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Protecting Business from Ransomware - Building Suppliers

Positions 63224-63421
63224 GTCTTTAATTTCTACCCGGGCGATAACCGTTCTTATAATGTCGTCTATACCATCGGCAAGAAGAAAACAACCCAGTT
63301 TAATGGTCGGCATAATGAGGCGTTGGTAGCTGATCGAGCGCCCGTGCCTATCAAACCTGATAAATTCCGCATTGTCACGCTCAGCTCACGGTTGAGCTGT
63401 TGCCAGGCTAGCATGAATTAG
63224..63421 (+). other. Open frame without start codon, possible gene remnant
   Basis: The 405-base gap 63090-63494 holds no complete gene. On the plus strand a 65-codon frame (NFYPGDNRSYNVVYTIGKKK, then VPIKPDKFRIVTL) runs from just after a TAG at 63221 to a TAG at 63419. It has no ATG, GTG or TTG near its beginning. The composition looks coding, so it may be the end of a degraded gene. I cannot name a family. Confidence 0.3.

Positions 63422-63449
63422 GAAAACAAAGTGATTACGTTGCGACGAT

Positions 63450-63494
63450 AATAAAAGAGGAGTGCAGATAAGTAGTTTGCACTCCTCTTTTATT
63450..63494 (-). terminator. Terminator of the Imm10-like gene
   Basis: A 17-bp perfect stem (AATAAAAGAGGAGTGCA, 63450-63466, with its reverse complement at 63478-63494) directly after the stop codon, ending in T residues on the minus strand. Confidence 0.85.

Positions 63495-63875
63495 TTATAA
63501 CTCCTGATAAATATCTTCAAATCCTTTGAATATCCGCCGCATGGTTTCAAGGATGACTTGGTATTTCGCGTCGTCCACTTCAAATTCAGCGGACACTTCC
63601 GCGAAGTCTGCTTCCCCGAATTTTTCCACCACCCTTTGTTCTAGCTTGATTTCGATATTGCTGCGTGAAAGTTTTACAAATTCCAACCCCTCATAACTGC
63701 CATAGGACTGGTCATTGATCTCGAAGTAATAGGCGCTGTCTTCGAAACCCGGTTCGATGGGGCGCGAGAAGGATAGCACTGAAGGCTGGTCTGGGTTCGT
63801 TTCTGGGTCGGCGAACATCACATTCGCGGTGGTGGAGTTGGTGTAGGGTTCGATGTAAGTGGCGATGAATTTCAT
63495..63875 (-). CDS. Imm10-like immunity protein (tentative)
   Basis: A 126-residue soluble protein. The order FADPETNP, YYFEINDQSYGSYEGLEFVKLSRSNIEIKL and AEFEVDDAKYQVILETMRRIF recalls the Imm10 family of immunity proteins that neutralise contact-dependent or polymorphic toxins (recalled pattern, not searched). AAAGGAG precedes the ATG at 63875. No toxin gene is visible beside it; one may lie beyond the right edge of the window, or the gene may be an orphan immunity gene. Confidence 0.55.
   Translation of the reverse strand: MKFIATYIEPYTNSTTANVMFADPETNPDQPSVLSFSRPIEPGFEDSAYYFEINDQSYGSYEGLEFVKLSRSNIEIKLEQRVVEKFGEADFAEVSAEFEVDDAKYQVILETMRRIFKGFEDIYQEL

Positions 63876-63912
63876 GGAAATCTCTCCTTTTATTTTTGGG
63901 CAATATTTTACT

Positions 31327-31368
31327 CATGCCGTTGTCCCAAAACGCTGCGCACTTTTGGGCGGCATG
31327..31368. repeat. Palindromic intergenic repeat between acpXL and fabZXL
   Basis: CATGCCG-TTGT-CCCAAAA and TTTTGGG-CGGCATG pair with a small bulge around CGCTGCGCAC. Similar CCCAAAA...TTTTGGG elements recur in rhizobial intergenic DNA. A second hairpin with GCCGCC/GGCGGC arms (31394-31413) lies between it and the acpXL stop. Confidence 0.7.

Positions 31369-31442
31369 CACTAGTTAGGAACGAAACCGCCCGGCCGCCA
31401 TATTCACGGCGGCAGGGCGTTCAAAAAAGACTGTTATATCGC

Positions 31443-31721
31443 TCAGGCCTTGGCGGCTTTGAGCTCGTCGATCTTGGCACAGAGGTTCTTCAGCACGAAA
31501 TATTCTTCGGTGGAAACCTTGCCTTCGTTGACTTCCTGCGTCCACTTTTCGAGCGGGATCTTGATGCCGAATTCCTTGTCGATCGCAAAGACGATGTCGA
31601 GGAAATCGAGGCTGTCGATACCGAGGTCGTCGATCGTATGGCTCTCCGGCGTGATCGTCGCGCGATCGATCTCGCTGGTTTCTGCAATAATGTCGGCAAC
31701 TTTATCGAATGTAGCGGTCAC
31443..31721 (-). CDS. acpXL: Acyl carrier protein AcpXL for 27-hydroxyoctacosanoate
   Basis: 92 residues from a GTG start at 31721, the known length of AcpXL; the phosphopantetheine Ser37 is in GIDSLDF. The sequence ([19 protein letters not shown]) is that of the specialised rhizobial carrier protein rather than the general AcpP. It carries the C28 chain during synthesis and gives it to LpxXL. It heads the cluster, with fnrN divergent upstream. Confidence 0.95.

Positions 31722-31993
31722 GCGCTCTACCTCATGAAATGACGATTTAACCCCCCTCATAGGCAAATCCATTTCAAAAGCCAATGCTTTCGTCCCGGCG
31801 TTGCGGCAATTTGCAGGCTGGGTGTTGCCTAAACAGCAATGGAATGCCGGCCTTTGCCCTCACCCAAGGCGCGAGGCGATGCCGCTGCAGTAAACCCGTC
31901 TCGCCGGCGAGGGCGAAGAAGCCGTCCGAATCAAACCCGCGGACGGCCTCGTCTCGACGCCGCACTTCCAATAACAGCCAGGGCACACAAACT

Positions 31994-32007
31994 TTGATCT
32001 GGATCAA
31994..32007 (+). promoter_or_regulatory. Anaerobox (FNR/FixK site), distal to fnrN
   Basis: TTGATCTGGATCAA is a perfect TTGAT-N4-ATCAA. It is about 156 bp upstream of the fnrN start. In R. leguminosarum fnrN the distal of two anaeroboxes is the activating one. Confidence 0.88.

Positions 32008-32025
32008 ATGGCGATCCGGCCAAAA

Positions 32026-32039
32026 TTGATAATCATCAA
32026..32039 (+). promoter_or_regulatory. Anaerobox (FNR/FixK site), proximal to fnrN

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2 Ransomware usually manifests as follows: First, an infected file somehow is introduced into a business network or system. This can occur a number of ways, but often occurs because of a human factor. Whether it is someone that clicks on a virus-laden file in an e-mail, visits a website that is infected, or otherwise copies a file onto their computer, the result is the same—infection. Then, the ransomware on one computer often tries to spread to other computers over local networks and the internet through security "holes." Once it finds another computer to infect, it simply and broadly encrypts that data to hold it hostage. At this point, the business owners and managers know they are stuck between a rock and a hard place. Data remains held for ransom until the ransom is paid. Payment is typically accepted in the form of a "cryptocurrency" called "Bitcoin," because this payment process is nearly impossible for law enforcement agencies to track and make arrests. A pop-up message shows how the price of the ransom goes up as time passes until the final time limit expires. At that point, the data will be deleted. Who does this and why? Ransomware is the product of a billion-dollar global industry. The software is created and used by hackers who usually live in countries that do not cooperate with international laws or foreign governments. Unlike common thieves, the hackers behind ransomware and other cyberattacks are highly educated and trained. They know they are committing crimes instead of using their skills for good, and their plans are guided by greed. What can I do to help prevent an attack? While it is impossible to always stay one step ahead of cyber-thieves, there are several things your business should consider that will help prevent a cyberattack. If you run your business management ERP in the cloud, the majority of the items below will be handled for you, however, if you are not using cloud-based software, you will need to perform these steps yourself. Therefore, engaging a credible IT security organization either through a cloud solution or directly is an important step that will help offload some of the responsibility for these tasks: • Install and manage a firewall that restricts traffic to only what is necessary for your business. • Install antivirus software on all machines to scan, block, and delete malware and viruses. • Set antivirus programs up to perform continuous monitoring and daily scans of your systems for threats. • "Patch" all operating systems, software, and firmware on all computers and devices to ensure security updates are applied. • For remote workers, use a company laptop if possible and instruct employees to not use their company laptop for personal use. If the use of personal equipment is unavoidable, make sure it is up to office security standards. • Use "spam filters" to help prevent "phishing" emails from reaching email accounts. Reinforce this with training on how to recognize and avoid falling prey to such tactics. • Perform regular—at least weekly, preferably daily—backups of your data. Take these backups "offline" when complete. • Make sure that employees are not using public wifi to ensure that the connection between your network and the office is secure. • Test your restore plan to be sure backup data can serve its function in a time of emergency. • Strengthen passwords and shorten the time for new passwords to be created. • Document and frequently test security policies that instruct your employees in best practices. • Train employees about the various types of attacks and how to avoid them. • Allow access to critical data only to employees that need it.

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